Step 5 : Use action ‘aws:branch’ to check if there are any SAP applications that should be stopped before patching.
Step 6 : In case, there are running SAP applications, automation execution will jump to this step. In this step, another custom SSM automation is called using SSM action ‘aws:executeAutomation’, to stop all SAP applications in parallel. In the ‘DocumetName’ input, provide the full arn name for the SSM document used to stop the applications.
Step 7 : Branch Step to check if any ‘Stopped’ instances should be bring to status ‘Running’ to apply patch baseline.
Step 8 : In this step, Start all EC2 instances in given Patch Group that are in ‘stopped’ status to ‘running’ for Patching.
Step 9 : In this step, execute action ‘aws:runCommand’ by calling AWS owned document ‘AWS-RunPatchBaseline’ by specifying Targets based on given Patch Group input parameter. This will initiate patching for all EC2 instances in parallel with tag key ‘Patch Group’ value as input parameter.
below is an edit mode to showcase inputs for APPLY_PATCH step.
Step 10 : Branch Step to check if automation should call step to start back SAP application based on output NUM_OF_RUNNINGSID 0 from step #4.
Step 11 : In case, there are running SAP applications, automation execution will jump to this step to start back the SAP applications. In this step, another custom SSM automation is called using SSM action ‘aws:executeAutomation’, to start all SAP applications in parallel. In the ‘DocumetName’ input, provide the full arn name for the SSM document used to start the applications.
Step 12 : Branch Step to check if any instances that were in status ‘Stopped’ before patching, should be stopped back.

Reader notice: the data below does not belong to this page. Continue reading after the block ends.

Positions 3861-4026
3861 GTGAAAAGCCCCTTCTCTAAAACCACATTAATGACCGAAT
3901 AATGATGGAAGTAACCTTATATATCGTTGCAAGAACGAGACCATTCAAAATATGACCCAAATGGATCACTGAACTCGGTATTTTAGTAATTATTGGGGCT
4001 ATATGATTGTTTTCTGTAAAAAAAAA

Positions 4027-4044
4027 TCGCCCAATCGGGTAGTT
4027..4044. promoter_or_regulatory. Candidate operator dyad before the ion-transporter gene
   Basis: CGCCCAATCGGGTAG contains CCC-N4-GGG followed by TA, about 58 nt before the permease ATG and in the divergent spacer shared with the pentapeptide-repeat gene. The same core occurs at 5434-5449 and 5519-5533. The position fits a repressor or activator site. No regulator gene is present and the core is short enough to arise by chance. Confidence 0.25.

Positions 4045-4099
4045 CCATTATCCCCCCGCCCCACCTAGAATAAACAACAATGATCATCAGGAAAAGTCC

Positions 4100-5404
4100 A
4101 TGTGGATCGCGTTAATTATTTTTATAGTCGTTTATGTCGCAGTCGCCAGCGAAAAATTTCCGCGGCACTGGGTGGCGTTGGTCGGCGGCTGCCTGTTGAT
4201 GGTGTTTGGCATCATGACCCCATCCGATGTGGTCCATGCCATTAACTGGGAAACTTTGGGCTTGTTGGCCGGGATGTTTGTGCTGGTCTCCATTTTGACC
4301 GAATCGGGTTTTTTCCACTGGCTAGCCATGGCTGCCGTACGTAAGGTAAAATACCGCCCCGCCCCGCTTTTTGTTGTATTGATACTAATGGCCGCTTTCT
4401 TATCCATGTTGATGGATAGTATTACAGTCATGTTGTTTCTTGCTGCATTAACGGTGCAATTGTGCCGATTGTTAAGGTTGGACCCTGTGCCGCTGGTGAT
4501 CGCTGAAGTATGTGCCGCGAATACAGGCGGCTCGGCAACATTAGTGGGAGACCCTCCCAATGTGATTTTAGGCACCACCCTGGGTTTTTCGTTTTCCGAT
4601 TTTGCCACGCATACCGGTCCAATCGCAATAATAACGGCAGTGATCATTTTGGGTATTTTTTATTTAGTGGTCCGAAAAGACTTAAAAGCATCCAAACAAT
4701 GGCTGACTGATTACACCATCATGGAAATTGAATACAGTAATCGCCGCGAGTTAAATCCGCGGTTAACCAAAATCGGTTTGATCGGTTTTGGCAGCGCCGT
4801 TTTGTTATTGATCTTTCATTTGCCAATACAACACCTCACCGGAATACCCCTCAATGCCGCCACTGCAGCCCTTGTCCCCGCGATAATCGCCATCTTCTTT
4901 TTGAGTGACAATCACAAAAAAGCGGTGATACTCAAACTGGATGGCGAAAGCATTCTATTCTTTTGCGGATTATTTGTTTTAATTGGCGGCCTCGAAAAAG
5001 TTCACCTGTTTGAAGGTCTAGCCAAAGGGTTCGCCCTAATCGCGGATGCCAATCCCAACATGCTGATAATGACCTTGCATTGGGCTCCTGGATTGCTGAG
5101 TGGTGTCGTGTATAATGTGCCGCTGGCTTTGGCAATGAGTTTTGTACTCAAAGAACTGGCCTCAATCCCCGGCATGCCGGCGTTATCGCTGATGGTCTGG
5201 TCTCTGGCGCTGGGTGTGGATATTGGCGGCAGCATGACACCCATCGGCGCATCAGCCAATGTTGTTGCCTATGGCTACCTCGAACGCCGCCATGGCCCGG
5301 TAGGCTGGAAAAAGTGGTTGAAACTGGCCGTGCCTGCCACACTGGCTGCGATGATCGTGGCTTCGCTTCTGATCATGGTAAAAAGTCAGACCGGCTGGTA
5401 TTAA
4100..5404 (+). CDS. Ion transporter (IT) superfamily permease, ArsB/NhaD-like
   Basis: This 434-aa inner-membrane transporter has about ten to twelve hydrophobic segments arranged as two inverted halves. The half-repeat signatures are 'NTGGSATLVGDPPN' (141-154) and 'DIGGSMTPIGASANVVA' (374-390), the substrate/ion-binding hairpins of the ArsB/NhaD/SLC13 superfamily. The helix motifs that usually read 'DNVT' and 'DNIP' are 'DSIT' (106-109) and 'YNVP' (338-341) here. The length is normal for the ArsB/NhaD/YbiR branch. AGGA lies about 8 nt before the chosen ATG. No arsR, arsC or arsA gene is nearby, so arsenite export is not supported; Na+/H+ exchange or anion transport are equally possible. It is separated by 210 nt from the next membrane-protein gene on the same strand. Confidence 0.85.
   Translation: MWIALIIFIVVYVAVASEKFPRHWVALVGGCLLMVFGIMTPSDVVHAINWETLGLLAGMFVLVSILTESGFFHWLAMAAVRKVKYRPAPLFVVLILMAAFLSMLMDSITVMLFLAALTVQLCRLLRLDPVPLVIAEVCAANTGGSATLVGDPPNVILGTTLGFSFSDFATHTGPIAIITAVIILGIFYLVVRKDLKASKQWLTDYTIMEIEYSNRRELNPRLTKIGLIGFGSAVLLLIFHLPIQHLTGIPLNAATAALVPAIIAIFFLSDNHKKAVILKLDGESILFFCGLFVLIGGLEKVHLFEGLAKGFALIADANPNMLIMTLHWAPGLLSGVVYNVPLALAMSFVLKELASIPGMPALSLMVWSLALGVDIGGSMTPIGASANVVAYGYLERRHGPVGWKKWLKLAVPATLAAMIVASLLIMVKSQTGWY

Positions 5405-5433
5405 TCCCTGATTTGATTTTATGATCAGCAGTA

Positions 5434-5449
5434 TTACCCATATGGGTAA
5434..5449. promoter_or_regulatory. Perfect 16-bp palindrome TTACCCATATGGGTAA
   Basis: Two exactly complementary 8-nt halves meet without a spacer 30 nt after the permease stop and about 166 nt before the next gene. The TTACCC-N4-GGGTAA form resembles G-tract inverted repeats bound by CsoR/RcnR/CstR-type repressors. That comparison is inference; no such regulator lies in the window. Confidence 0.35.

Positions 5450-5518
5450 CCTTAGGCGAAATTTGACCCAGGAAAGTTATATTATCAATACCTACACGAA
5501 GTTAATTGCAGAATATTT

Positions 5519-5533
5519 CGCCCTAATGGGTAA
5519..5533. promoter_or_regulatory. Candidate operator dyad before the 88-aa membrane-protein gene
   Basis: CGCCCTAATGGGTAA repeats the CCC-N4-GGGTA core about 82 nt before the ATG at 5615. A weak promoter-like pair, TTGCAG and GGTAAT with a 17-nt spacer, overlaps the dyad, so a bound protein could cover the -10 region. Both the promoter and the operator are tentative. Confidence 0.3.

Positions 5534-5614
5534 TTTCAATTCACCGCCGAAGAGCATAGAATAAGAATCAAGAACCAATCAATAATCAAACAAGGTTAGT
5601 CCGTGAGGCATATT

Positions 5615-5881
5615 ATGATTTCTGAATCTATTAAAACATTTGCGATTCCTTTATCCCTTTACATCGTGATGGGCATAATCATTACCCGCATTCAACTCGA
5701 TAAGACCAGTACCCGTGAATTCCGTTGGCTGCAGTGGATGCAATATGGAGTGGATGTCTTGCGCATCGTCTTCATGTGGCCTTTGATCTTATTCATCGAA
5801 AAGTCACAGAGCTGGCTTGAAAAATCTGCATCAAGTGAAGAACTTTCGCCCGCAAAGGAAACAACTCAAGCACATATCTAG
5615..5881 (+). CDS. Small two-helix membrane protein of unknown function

Step 13 : Automation execution will move to this step based on variable NO_OF_STOPPED_INSTANCES value more than 0 from Step #2.
Step 14 : Last step to mark the end of automation.
Once SSM document is finalized, it can be run manually or also can be scheduled using AWS SSM ‘State Manager’ to automatically apply patch on a defined maintenance schedule.
On successful execution, automation document output will appear as below.
Detail look at step ‘STOP_SAP_APPS_DB’ will show all the steps for stopping of individual SID. All SIDs are stopped in parallel.
Detail look at step ‘APPLY_PATCH’ will display the output of ‘AWS-RunPatchBaseline’ command document for EC2 targets for the given Patch Group.
Detail look at step ‘START_BACK_RUNNING_SAP_APPS’ will show all the steps for starting of individual SID. All SIDs are started in parallel.
With this SSM document, patching automation for large number of EC2 instances can be performed with zero-touch with a clean, soft stop and start of SAP applications hosted on EC2.
Based on multiple run with monthly patching baseline, overall execution is observed of less than 30 minutes including stopping of all applications, applying patching across more than 100 instances in parallel and starting back of all application after patching for the given Patch Group.